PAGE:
Yeshayahu Leibowitz Dies in Sleep at 91; Sage Was Opposed to Holding Territories
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Yeshayahu Leibowitz Dies in Sleep at 91; Sage Was Opposed to Holding Territories

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Israel’s best-known and most controversial savant, Professor Yeshayahu Leibowitz, died here Thursday at the age of 91.

Both mentally and physically fit until his last day, he died in his sleep and was laid to rest at the Har Hamenuhot Cemetery.

Leibowitz’s fame as a philosopher, scientist and religious sage extended far and wide, mostly because of his vocal opposition to Israel’s administration of the territories it acquired during the 1967 Six-Day War.

President Ezer Weizman led the outpouring of tributes for Leibowitz on Thursday, calling him “one of the greatest figures in Jewry in recent generations.”

Weizman said that in addition to his many intellectual qualities, “all of us recognized Leibowitz’s courage and moral integrity.”

Controversial in his outspoken beliefs, Leibowitz last year turned down the prestigious Israel Prize awarded him for his life’s work, after remarks he made ignited controversy and drew condemnation in the Knesset.

Leibowitz had been recommended for the prize by a government-appointed committee. In a series of media interviews following the announcement, the scholar compared undercover soldiers operating in the West Bank and Gaza Strip to fighters of the Islamic fundamentalist Hamas movement.

When prominent voices, including Prime Minister Yitzhak Rabin’s, rose up against awarding him the prize, he asked, “Why should I cause the prime minister this awkwardness?”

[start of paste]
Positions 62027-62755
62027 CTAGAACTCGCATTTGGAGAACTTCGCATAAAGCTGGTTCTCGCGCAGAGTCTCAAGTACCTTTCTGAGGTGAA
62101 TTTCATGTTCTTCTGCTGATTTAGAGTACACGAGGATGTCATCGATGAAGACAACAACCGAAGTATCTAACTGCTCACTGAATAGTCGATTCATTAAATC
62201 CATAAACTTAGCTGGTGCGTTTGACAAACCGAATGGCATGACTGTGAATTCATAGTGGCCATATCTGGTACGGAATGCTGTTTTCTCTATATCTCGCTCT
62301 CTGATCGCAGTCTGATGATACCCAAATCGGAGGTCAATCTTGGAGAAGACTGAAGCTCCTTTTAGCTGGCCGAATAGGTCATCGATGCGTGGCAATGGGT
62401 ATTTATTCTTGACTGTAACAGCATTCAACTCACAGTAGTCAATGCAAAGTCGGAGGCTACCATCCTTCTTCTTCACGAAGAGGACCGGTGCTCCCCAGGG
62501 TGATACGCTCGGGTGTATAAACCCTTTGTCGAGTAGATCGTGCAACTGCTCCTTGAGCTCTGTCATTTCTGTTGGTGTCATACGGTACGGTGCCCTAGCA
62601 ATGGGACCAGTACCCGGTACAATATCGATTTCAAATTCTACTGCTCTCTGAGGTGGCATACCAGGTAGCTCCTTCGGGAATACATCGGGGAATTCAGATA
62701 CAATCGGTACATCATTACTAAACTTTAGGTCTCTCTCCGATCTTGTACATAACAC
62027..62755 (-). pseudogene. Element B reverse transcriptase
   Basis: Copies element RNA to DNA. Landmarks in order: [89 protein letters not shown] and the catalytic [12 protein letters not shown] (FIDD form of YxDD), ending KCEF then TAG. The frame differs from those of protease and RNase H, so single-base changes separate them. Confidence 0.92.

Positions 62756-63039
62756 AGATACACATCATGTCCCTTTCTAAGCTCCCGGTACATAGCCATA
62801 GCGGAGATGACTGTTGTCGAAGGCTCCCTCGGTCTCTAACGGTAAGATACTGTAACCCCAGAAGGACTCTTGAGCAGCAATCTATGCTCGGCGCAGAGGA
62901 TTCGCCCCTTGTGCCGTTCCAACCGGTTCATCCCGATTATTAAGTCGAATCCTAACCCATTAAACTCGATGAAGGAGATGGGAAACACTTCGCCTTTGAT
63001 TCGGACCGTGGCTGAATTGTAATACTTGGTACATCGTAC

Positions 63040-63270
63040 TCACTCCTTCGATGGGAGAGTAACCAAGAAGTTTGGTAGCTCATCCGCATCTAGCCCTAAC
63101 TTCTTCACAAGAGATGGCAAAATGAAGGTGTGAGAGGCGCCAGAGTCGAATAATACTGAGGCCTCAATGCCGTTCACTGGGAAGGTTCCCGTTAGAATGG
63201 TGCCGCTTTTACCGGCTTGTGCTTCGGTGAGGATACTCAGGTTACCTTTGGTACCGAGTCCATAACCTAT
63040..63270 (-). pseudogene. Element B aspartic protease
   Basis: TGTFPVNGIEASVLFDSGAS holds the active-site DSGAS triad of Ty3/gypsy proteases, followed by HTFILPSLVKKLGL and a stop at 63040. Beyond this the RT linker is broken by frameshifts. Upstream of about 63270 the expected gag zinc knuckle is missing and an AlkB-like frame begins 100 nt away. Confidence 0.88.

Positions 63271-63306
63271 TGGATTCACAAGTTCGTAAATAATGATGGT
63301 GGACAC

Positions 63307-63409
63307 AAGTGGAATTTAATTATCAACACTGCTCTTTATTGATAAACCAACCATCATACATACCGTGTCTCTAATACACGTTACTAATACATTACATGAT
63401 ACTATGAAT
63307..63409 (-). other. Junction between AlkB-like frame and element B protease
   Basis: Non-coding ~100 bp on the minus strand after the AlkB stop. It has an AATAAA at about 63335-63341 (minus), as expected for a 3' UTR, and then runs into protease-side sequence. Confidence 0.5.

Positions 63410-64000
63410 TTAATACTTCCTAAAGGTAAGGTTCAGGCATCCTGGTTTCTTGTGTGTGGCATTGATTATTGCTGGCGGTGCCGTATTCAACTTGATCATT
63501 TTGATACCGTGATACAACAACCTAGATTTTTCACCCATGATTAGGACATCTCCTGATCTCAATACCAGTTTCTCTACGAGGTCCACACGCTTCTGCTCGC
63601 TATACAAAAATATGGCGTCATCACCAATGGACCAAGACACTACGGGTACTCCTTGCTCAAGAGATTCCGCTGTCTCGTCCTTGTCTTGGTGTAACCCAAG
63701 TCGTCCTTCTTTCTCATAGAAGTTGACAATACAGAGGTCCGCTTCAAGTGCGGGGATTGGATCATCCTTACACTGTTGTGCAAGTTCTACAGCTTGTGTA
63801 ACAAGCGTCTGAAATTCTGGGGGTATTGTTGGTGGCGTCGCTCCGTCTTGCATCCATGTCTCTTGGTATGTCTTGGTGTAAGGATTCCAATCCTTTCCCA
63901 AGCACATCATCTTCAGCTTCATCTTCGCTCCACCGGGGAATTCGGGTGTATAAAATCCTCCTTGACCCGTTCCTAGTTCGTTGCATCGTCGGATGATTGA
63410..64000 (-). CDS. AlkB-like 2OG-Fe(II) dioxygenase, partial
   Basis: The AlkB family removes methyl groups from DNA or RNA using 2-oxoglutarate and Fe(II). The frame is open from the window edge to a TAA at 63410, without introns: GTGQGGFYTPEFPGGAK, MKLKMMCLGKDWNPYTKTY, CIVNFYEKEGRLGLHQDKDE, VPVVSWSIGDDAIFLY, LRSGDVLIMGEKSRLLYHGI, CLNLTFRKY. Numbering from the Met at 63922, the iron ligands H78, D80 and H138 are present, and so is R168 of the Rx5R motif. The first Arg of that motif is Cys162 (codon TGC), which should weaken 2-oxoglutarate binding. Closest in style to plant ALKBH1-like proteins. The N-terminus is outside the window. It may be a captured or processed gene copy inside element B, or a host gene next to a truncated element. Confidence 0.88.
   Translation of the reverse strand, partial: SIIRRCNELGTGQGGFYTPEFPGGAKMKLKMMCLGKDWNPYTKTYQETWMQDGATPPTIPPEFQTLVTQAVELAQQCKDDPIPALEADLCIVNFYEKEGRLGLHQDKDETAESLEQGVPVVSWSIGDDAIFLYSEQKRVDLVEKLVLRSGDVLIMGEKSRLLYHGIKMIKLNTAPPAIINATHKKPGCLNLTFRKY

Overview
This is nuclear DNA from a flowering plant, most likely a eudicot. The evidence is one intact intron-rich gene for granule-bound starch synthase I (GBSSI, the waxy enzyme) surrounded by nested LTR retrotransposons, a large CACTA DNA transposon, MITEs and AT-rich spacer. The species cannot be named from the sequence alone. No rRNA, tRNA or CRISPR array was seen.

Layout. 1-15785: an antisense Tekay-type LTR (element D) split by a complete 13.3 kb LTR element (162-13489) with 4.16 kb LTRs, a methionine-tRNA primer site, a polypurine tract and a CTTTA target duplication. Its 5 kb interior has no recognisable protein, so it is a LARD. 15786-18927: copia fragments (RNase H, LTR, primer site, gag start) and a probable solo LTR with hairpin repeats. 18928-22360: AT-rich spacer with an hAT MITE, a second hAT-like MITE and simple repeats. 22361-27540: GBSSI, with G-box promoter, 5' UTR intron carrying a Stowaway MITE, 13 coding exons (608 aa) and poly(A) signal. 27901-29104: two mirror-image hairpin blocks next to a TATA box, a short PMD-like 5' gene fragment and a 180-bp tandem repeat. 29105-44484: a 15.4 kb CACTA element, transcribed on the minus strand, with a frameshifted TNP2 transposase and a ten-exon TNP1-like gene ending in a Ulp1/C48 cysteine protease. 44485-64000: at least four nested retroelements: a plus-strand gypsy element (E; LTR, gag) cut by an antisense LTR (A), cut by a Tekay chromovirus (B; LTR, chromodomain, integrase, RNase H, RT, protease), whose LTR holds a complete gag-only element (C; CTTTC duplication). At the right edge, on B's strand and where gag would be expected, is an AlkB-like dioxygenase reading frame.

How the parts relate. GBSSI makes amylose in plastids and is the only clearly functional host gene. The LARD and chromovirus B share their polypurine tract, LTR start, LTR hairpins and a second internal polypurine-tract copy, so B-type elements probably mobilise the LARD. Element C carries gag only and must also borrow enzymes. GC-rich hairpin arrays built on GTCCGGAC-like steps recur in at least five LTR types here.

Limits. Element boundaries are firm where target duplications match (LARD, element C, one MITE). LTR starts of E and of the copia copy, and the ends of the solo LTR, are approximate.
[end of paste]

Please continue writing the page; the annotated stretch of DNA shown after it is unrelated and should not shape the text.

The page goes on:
A member of an esteemed family, Leibowitz’s sister, Nechama, a biblical scholar and fellow Hebrew University professor, won the Israel Prize for Education in 1957.

Born in 1903 in Riga, Latvia, Leibowitz received degrees in chemistry in Berlin and in medicine in Bern, Switzerland, at the same time that he was studying both general and Jewish philosophy.


He made aliyah in 1932 and began lecturing in chemistry four years later at the Hebrew University of Jerusalem.

Since then — and well beyond his official retirement age — he continued teaching at the university, becoming one of its best-loved lecturers. He always drew crowds of students to his classes, which varied from science to humanities.

In his later years, Leibowitz’s fame spread beyond academic circles, and beyond Jerusalem, due mainly to his outspoken political positions against the Israeli administration of the West Bank and Gaza Strip.

He was one of the first public figures to speak out against Israel’s role in the territories, and remained one of the country’s most consistent and vehement critics of the policies of both Labor and Likud governments for more than a quarter of a century.

He urged soldiers to refuse to serve in the territories, going so far as to compare Israeli forces in the territories to Nazi troops.

Recently he became as vigorous in his praise of the Rabin government’s peace policies as he had been critical of earlier governmental policies.

Leibowitz also gained much prominence, and much controversy, with his writings and lectures on religion. A strictly Orthodox Jew, his religious observance was founded on the stern foundations of halachah, or religious law.

Among the targets of Leibowitz’s unbridled criticism in the religious realm were the late Lubavitcher rebbe, Menachem Schneerson, and Rabbi Eliezer Schach, the spiritual leader of the Shas Party, for what he saw as mixing politics with religion.

He held similar arguments with Israel’s first prime minister, David Ben-Gurion.

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